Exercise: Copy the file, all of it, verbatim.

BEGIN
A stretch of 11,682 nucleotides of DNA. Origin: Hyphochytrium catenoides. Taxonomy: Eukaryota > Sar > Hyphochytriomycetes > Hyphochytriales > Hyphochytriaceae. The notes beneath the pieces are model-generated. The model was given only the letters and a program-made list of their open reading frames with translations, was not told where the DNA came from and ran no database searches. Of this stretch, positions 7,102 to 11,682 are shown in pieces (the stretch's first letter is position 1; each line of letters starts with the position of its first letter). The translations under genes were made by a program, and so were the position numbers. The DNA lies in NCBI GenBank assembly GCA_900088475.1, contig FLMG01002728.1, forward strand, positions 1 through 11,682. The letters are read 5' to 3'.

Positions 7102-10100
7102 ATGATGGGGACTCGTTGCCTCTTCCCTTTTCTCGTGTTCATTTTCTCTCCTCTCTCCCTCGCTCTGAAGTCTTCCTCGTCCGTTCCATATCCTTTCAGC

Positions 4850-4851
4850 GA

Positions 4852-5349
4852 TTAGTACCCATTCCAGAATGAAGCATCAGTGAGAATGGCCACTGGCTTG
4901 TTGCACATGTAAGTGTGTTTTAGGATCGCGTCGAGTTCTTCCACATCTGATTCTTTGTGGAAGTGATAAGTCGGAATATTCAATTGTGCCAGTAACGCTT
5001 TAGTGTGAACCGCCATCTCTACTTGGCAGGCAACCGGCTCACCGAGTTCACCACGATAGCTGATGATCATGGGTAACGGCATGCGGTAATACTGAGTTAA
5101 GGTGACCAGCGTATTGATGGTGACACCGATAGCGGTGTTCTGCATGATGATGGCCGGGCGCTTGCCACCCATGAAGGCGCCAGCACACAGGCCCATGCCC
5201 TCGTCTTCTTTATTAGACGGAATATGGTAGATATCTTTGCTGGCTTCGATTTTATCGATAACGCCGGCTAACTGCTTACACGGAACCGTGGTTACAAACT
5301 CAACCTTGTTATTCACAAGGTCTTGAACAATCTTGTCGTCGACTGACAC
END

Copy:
A stretch of 11,682 nucleotides of DNA. Origin: Hyphochytrium catenoides. Taxonomy: Eukaryota > Sar > Hyphochytriomycetes > Hyphochytriales > Hyphochytriaceae. The notes beneath the pieces are model-generated. The model was given only the letters and a program-made list of their open reading frames with translations, was not told where the DNA came from and ran no database searches. Of this stretch, positions 7,102 to 11,682 are shown in pieces (the stretch's first letter is position 1; each line of letters starts with the position of its first letter). The translations under genes were made by a program, and so were the position numbers. The DNA lies in NCBI GenBank assembly GCA_900088475.1, contig FLMG01002728.1, forward strand, positions 1 through 11,682. The letters are read 5' to 3'.

Positions 7102-10100
7102 ATGATGGGGACTCGTTGCCTCTTCCCTTTTCTCGTGTTCATTTTCTCTCCTCTCTCCCTCGCTCTGAAGTCTTCCTCGTCCGTTCCATATCCTTTCAGC

Positions 4850-4851
4850 GA

Positions 4852-5349
4852 TTAGTACCCATTCCAGAATGAAGCATCAGTGAGAATGGCCACTGGCTTG
4901 TTGCACATGTAAGTGTGTTTTAGGATCGCGTCGAGTTCTTCCACATCTGATTCTTTGTGGAAGTGATAAGTCGGAATATTCAATTGTGCCAGTAACGCTT
5001 TAGTGTGAACCGCCATCTCTACTTGGCAGGCAACCGGCTCACCGAGTTCACCACGATAGCTGATGATCATGGGTAACGGCATGCGGTAATACTGAGTTAA
5101 GGTGACCAGCGTATTGATGGTGACACCGATAGCGGTGTTCTGCATGATGATGGCCGGGCGCTTGCCACCCATGAAGGCGCCAGCACACAGGCCCATGCCC
5201 TCGTCTTCTTTATTAGACGGAATATGGTAGATATCTTTGCTGGCTTCGATTTTATCGATAACGCCGGCTAACTGCTTACACGGAACCGTGGTTACAAACT
5301 CAACCTTGTTATTCACAAGGTCTTGAACAATCTTGTCGTCGACTGACAC